Members of the NC3 believe that it is an irresponsible use of tax payer funds to spend over a $1 million on a safe parking lot for less than ten vehicles.
A lawsuit was filed this month against the city of Encinitas in North San Diego County against a safe parking lot program for the homeless who sleep in their vehicles. A group called the North County Citizens Coalition filed the complaint on March 2. The coalition, also referred to as NC3, is a California company with its operations in Encinitas, California. It is composed of private citizens who have come together to ensure elected officials are working for those they represent.
The safe parking lot program was the catalyst that thrust residents into conducting their own investigations and grass-roots advocacy to uncover transparency issues between the city and non-profit organizations.
One of the non-profits in question with NC3 is Jewish Family Services who approached the City of Encinitas on October 4 with an application for a project to develop a portion of the Leichtag property as a residential “safe parking lot” for “qualified” homeless individuals to stay overnight.
The Leichtag Foundation owns a 67-acre property in Encinitas at what was formerly known as the Paul Ecke Ranch. The property is zoned agricultural in perpetuity dating back to December 14, 1994.
Lawsuit Claims Safe Parking Lot Program Is A Zoning Violation
The lawsuit claims the safe parking lot location is a zoning violation, “Because such a residential use is not allowed on agricultural property, the city of Encinitas used a previously declared shelter crisis to make JFS eligible for Homeless Emergency Aid Program (“HEAP”) funds to operate the parking lot project.“
Assembly Bill 143 states, “Upon declaration of a shelter crisis, existing law, among other things, suspends certain state and local laws, regulations, and ordinances to the extent that strict compliance would prevent, hinder, or delay the mitigation of the effects of the shelter crisis.“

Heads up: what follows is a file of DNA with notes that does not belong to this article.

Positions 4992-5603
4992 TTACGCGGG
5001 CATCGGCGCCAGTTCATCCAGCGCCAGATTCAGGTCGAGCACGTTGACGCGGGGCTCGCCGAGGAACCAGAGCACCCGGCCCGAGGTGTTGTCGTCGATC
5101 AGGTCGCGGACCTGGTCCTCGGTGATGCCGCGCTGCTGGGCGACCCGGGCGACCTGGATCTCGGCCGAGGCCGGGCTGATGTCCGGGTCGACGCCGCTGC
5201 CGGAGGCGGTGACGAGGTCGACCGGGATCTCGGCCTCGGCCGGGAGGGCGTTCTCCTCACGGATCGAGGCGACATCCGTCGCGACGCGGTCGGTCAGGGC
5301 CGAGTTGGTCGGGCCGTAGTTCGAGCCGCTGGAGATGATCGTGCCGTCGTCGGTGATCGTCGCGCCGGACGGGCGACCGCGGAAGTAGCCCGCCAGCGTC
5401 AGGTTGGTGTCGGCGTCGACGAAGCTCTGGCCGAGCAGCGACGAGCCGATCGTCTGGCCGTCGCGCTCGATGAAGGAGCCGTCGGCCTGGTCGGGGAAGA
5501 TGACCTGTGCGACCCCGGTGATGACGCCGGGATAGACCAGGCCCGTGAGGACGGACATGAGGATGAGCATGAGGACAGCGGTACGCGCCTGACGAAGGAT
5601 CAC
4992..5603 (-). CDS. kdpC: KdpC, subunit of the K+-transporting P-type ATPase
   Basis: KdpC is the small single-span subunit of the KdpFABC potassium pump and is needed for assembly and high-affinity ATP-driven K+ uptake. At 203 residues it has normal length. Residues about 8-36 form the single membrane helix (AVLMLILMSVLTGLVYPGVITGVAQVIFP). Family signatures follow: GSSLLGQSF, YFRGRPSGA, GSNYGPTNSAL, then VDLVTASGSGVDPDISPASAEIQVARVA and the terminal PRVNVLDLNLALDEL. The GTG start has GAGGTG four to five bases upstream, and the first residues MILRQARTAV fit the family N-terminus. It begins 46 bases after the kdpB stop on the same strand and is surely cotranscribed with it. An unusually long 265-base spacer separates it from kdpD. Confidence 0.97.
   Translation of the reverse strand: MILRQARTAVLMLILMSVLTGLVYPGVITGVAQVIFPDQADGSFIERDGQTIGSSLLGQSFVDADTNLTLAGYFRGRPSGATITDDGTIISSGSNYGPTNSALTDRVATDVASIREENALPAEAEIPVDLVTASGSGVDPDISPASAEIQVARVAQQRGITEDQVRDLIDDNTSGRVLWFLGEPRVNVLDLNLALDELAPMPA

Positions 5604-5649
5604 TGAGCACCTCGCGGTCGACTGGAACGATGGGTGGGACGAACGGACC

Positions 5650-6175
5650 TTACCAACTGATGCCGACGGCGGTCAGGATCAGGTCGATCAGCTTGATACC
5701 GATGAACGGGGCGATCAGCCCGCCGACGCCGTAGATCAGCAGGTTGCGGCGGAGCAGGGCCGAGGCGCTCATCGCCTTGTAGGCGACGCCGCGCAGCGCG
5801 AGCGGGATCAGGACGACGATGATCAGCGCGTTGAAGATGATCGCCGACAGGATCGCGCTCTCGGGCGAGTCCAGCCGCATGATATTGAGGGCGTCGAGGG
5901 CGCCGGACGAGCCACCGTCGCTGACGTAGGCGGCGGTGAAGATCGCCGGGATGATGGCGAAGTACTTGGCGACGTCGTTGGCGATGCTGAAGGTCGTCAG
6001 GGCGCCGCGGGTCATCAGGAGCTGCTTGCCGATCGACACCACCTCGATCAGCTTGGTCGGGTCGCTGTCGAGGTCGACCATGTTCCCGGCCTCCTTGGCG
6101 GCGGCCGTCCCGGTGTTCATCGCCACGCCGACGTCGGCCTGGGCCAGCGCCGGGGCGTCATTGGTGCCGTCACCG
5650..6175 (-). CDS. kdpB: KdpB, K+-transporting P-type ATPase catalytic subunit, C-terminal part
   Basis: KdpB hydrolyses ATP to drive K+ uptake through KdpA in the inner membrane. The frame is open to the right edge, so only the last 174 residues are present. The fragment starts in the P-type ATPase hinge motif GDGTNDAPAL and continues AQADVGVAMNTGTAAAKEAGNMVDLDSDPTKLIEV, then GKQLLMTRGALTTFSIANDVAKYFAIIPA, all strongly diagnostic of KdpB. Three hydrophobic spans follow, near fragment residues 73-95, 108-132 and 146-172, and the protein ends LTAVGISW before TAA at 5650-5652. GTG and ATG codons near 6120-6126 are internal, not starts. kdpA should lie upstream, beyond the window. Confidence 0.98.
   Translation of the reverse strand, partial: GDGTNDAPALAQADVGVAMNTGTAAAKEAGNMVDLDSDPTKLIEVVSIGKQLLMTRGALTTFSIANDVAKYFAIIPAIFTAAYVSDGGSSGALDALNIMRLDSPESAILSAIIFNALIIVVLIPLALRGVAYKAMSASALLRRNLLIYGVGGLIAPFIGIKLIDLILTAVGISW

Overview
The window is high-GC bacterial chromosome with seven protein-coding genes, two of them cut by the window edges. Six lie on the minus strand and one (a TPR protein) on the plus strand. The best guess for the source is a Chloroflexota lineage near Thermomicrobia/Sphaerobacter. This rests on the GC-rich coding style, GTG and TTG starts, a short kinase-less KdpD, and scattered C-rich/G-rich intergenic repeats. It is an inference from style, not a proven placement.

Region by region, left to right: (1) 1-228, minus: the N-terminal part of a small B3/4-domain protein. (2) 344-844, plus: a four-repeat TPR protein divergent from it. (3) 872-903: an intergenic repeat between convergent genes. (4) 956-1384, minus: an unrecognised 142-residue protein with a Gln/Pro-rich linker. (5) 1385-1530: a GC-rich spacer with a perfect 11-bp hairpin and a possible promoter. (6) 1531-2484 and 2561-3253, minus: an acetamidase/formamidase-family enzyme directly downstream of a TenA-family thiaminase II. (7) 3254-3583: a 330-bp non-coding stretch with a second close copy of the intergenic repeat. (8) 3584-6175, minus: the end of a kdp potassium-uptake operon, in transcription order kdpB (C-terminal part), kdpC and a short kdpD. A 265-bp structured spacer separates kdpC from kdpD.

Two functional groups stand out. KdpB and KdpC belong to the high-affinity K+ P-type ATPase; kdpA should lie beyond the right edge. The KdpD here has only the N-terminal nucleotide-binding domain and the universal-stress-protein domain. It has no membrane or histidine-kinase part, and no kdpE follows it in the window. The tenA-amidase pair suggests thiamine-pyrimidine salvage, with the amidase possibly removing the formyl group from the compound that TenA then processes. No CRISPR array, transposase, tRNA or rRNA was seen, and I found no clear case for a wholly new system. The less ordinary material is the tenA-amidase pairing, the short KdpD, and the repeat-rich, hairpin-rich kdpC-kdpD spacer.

The claimants believe this law sets a dangerous precedent and residents should maintain local control. In the lawsuit they accuse the city of creating a fake crisis to circumvent the city’s zoning laws: on October 17, 2018 they passed a resolution for the sole purpose of facilitating HEAP-funded projects, to evade CEQA, the Coastal Commission and the zoning.
A public meeting held January 14 at the Encinitas Senior Center showed the $256,369 HEAP Grant would provide only $12,208 for the homeless. The remaining monies would fund operating costs and salaries.
San Diego Supervisor Kristin Gaspar who took part in the Jan. 14 meeting said, “Encinitas city officials used the 2017 Point in Time count resolution to declare a crisis. Declaring a shelter crisis allows the city to get around the zoning laws, sidestep voter approval and skip environmental reviews.“
Gaspar also informed city residents the HEAP Grant has stipulations that allow people from outside the city to utilize the parking lot. The residents would prefer to use public donations of non-HEAP funding to help only the homeless residents of Encinitas.
The Mayor of Encinitas, Catherine Blakespear, said during a city council meeting, “People are not homeless because we are inviting them here. This is one of the biggest misconceptions, that we are creating a magnet for people to use 25 parking spots. Those parking spaces will be filled and it will be all Encinitas residents.“
Members of NC3 have been doing their own investigations, and cite on average only six to seven people a night are currently using the safe parking lot. A few residents reported to the California Globe they are able to see into the parking lot from their homes, they are documenting this, and will submit their findings to when the lot use is up for renew in May.
Using the state shelter crisis law, the city thwarted its police powers under AB 143 when JFS came to them with the grant from HEAP. The city moved forward without needing approval from residents to lease the agricultural zoned land for $1 and allow up to 25 homeless people to park their vehicles in a parking lot on the ranch that sits in the middle of residential neighborhoods.
Morris said, “We have to thank Kristin Gaspar for helping us when nobody else would. She pulled in our biggest crowd to date, allowed us to get our message out and all we want to do is preserve and protect this town. You wouldn’t think it would be such a freaking nightmare.“
The homeless issue is playing a role in this years elections. Crista Curtis, a member of NC3 wrote, “Gaspar will be on the ballot in November and she is the only supervisor candidate that supported our effort to stop the homeless parking lot hub for North County. She brings proven solutions for homelessness not sleeping in cars. We need to work hard to get her re-elected in November.”